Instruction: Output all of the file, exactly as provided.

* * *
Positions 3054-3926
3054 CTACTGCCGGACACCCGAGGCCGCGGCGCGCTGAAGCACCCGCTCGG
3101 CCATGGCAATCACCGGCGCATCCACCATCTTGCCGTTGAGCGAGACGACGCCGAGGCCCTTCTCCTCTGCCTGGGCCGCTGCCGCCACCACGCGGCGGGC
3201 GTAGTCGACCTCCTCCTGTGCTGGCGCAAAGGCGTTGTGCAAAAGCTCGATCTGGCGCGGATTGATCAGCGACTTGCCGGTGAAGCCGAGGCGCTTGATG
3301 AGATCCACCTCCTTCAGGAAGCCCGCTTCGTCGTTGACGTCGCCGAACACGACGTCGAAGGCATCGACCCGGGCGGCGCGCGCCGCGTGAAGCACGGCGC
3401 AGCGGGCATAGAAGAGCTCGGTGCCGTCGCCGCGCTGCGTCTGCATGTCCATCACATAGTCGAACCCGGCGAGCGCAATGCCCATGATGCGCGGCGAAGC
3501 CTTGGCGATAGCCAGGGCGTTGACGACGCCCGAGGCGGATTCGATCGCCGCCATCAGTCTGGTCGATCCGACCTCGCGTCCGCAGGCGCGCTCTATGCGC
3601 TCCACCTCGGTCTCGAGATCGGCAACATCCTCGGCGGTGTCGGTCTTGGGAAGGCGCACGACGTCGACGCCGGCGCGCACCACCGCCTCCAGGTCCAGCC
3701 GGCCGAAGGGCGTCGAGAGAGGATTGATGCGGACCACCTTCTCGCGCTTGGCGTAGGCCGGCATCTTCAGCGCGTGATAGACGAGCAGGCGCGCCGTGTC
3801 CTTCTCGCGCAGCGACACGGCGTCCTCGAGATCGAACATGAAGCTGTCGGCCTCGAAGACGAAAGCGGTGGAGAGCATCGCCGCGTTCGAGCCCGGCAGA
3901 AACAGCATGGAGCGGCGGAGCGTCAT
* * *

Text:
Positions 3054-3926
3054 CTACTGCCGGACACCCGAGGCCGCGGCGCGCTGAAGCACCCGCTCGG
3101 CCATGGCAATCACCGGCGCATCCACCATCTTGCCGTTGAGCGAGACGACGCCGAGGCCCTTCTCCTCTGCCTGGGCCGCTGCCGCCACCACGCGGCGGGC
3201 GTAGTCGACCTCCTCCTGTGCTGGCGCAAAGGCGTTGTGCAAAAGCTCGATCTGGCGCGGATTGATCAGCGACTTGCCGGTGAAGCCGAGGCGCTTGATG
3301 AGATCCACCTCCTTCAGGAAGCCCGCTTCGTCGTTGACGTCGCCGAACACGACGTCGAAGGCATCGACCCGGGCGGCGCGCGCCGCGTGAAGCACGGCGC
3401 AGCGGGCATAGAAGAGCTCGGTGCCGTCGCCGCGCTGCGTCTGCATGTCCATCACATAGTCGAACCCGGCGAGCGCAATGCCCATGATGCGCGGCGAAGC
3501 CTTGGCGATAGCCAGGGCGTTGACGACGCCCGAGGCGGATTCGATCGCCGCCATCAGTCTGGTCGATCCGACCTCGCGTCCGCAGGCGCGCTCTATGCGC
3601 TCCACCTCGGTCTCGAGATCGGCAACATCCTCGGCGGTGTCGGTCTTGGGAAGGCGCACGACGTCGACGCCGGCGCGCACCACCGCCTCCAGGTCCAGCC
3701 GGCCGAAGGGCGTCGAGAGAGGATTGATGCGGACCACCTTCTCGCGCTTGGCGTAGGCCGGCATCTTCAGCGCGTGATAGACGAGCAGGCGCGCCGTGTC
3801 CTTCTCGCGCAGCGACACGGCGTCCTCGAGATCGAACATGAAGCTGTCGGCCTCGAAGACGAAAGCGGTGGAGAGCATCGCCGCGTTCGAGCCCGGCAGA
3901 AACAGCATGGAGCGGCGGAGCGTCAT